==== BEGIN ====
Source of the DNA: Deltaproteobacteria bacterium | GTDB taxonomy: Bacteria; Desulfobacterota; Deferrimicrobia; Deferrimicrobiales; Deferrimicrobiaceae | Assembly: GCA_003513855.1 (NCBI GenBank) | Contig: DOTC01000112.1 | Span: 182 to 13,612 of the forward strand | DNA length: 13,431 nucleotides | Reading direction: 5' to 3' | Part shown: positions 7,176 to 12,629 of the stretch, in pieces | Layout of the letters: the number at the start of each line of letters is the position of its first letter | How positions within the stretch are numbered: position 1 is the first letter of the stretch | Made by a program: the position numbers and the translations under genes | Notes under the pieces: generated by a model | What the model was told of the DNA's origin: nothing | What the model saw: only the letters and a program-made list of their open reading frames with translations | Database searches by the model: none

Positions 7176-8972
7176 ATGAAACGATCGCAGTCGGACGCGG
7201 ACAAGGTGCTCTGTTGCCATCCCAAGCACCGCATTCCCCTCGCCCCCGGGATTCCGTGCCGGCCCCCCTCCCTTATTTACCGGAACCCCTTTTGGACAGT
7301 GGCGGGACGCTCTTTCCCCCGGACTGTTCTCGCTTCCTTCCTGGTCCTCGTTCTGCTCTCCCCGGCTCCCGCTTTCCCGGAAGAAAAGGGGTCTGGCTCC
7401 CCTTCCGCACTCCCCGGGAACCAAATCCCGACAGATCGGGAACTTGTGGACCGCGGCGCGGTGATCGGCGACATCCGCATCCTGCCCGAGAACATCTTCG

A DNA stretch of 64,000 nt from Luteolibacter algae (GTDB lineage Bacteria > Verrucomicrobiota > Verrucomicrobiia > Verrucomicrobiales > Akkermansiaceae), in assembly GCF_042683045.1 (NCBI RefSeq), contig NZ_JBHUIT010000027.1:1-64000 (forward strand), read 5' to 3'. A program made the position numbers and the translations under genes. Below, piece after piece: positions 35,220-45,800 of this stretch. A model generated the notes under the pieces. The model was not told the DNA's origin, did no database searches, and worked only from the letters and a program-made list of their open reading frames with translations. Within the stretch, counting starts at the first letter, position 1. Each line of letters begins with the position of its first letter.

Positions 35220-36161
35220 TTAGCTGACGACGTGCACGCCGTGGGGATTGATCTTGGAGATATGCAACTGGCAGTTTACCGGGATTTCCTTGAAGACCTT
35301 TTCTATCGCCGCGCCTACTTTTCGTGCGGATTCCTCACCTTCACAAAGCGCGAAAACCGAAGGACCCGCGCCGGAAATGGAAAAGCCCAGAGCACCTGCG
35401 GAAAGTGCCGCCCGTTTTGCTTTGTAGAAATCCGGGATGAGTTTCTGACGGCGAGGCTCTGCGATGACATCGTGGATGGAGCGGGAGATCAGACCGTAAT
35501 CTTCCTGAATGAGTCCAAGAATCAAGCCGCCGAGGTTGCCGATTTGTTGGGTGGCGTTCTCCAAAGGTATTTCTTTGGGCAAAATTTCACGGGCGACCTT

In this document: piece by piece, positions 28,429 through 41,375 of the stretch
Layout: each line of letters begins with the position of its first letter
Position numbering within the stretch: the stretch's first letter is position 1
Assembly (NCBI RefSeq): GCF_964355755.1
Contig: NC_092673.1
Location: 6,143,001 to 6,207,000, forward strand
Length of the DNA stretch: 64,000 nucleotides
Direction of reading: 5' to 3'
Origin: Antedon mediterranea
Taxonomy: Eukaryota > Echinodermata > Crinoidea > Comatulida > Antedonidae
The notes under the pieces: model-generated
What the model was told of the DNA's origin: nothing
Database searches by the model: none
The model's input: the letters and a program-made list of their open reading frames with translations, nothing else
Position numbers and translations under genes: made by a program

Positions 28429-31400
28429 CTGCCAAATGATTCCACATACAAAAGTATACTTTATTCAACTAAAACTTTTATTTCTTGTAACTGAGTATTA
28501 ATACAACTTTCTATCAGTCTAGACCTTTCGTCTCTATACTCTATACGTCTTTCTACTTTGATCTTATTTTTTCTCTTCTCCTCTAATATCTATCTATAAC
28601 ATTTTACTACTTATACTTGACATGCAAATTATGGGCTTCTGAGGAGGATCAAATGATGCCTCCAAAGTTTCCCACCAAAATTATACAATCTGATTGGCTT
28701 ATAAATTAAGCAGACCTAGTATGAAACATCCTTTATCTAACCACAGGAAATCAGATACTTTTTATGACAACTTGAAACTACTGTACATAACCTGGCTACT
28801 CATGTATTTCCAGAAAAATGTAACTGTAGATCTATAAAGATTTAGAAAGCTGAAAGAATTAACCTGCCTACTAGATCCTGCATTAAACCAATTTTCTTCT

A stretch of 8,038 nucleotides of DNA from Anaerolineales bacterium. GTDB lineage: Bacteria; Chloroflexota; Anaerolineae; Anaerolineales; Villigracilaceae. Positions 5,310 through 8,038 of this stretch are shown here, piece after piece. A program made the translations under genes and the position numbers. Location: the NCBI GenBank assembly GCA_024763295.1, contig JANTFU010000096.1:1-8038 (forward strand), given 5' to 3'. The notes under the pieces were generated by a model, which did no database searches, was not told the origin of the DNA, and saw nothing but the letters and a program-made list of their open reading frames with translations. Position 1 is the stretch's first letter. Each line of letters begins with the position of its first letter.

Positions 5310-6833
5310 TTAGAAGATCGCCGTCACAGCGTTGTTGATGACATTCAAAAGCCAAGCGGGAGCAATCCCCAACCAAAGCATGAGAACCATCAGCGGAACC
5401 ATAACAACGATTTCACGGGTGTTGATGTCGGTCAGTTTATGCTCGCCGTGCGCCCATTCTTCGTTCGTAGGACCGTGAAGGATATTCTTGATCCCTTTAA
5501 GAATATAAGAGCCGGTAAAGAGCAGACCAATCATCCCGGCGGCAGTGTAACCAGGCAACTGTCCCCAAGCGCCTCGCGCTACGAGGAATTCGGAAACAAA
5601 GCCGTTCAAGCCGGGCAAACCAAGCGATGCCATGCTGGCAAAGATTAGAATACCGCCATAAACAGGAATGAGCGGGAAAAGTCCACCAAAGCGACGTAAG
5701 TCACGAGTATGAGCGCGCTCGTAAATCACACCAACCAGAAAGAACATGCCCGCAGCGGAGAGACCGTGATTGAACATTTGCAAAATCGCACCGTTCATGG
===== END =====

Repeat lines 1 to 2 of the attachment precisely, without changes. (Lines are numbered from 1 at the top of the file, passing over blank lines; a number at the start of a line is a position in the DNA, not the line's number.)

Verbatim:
Source of the DNA: Deltaproteobacteria bacterium | GTDB taxonomy: Bacteria; Desulfobacterota; Deferrimicrobia; Deferrimicrobiales; Deferrimicrobiaceae | Assembly: GCA_003513855.1 (NCBI GenBank) | Contig: DOTC01000112.1 | Span: 182 to 13,612 of the forward strand | DNA length: 13,431 nucleotides | Reading direction: 5' to 3' | Part shown: positions 7,176 to 12,629 of the stretch, in pieces | Layout of the letters: the number at the start of each line of letters is the position of its first letter | How positions within the stretch are numbered: position 1 is the first letter of the stretch | Made by a program: the position numbers and the translations under genes | Notes under the pieces: generated by a model | What the model was told of the DNA's origin: nothing | What the model saw: only the letters and a program-made list of their open reading frames with translations | Database searches by the model: none

Positions 7176-8972